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So Newcastle United’s success is just a shadowy conspiracy to shift tracksuits. November 12, 2011

Posted by Alex Tomchak Scott in English soccer, European soccer, French soccer, Spanish soccer.
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This may look like an urbane midfield prompter, but actually it is a tracksuit billboard.

Daniel Harris on FCF proffered this explanation for Newcastle’s recent French signings:

Mike Ashley owns Sports Direct, whose main European competitor is Decathlon, a French company. Thus Newcastle buy French players, who can then be marketed in France as “Sports Direct”, wearing the tat and speaking in French, allowing Ashley to sell more towelling socks and tracksuits.

Plausible enough, if a bit too tidy:

Also true:

  • Venezuela uses no Qatari oil for some reason. The emirate’s sheikhs are desperate to break into the South American country’s market, so desperate they’ll try anything. Including a multi-million euro takeover of the club that happens to employ the country’s star striker Salomon Rondon, Malaga. Step one: buy Malaga. Step two: capture baseball-mad Venezuela’s imagination with Rondon’s endorsement. Step three: every hip young kid in Caracas is sporting Qatari oil.
  • Like many people, Suleyman Kerimov may one day need to flee Vladimir Putin’s wrath. What’s a Dagestani billionaire to do? Well, maybe pay a king’s ransom to bring Cameroon’s biggest soccer superstar to his personal top-division football club, Anzhi Makachkala. That way, when Putin’s goons come knocking, he’ll have a sunny, reasonably stable African state willing to welcome him with open arms. Goodbye freezing Dagestan, hello sunny Limbe Beach, Douala, Cameroon! Thank you, Samuel Eto’o.
  • Bill Kenwright actually has loads of money stashed away, waiting to invest it in Everton. But the theater producer has a love of the dramatic and, what’s more, his nephew Gus would do an amazing job in the role of David Moyes. The lower the club gets, the better the story. Twenty years down the line, he’ll make it into the biggest play Merseyside has ever known!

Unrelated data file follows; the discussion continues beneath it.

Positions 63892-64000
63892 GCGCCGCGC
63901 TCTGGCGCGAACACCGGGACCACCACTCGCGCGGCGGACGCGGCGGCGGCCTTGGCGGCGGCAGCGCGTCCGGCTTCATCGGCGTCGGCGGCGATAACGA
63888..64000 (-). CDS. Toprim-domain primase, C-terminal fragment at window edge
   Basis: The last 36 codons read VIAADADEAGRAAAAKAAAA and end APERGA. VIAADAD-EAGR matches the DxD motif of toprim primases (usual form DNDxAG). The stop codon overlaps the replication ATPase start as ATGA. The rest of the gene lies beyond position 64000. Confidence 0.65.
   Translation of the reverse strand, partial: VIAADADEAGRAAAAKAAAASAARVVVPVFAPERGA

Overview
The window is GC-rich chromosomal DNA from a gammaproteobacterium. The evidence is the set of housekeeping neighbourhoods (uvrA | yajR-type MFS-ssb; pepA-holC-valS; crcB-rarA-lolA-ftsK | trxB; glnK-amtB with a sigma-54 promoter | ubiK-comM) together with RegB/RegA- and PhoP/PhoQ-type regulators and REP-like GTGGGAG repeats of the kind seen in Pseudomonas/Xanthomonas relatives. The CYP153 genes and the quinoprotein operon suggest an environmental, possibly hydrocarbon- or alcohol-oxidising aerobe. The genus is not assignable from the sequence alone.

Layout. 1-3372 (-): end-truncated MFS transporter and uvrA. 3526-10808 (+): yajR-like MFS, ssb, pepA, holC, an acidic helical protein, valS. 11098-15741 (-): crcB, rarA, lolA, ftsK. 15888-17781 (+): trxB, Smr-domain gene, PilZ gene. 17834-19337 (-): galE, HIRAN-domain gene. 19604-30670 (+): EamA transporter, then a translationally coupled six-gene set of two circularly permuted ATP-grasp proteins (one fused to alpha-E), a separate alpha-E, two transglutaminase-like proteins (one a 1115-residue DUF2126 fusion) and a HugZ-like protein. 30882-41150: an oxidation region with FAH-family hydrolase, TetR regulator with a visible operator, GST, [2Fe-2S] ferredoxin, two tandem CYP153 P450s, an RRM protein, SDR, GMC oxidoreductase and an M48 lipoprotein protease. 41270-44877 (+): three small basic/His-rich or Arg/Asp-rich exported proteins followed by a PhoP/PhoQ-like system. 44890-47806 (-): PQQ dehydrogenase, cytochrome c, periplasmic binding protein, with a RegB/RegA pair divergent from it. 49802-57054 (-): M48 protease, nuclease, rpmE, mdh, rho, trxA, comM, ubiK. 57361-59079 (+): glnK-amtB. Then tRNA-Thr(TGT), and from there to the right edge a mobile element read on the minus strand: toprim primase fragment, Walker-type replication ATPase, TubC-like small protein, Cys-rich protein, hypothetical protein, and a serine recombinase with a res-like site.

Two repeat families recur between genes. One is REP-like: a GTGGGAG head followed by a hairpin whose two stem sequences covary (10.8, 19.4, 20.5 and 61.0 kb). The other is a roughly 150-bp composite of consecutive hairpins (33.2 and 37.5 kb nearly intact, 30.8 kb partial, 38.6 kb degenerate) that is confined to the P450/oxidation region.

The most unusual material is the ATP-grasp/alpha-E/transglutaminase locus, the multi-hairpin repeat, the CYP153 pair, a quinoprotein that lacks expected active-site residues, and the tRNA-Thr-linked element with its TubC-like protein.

Just think of how good Barcelona and Real Madrid might be without messed-up internal politics. October 20, 2011

Posted by Alex Tomchak Scott in Spanish soccer.
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Gonzalo Higuain (center) suffers because he is associated with former Madrid president Ramon Calderon. Probably his association with Alfredo Di Stefano is not a problem.

Reading Sid Lowe’s most recent Sports Illustrated column about the debate over whether G0nzalo Higuain or Karim Benzema should start for Real Madrid, I was struck by what seems like a fundamental institutional weakness at that club: politics can play itself out in team selection.

It shouldn’t be that the identity of the president that purchased a player dictates whether he’s selected. If that even becomes a shadow of a consideration, the team is poorer for it.

I’m a Barcelona fan, though, so I would say that, but it’s supposedly happened at Barcelona too. Joan Laporta was chiefly responsible for bringing Samuel Eto’o to Barcelona; his political rival Sandro Rossell was instrumental in persuading Ronaldinho to sign. In Ronaldinho’s best years, he was surrounded by fellow Brazilians — Edmilson, Thiago Motta, Juliano Belletti, Sylvinho and the Brazilian-born Deco. In two years, Barcelona sold every one of Ronaldinho’s compatriots and brought in a group of players who, like Eto’o, spoke French — Thierry Henry, Yaya Toure, Eric Abidal and Seydou Keita (plus Lilian Thuram, who was already at the club). The rumor is that this was an intentional move to weaken Rossell and strengthen Laporta. The year when it began, 2007-8, was also Barcelona’s least successful under Frank Rijkaard.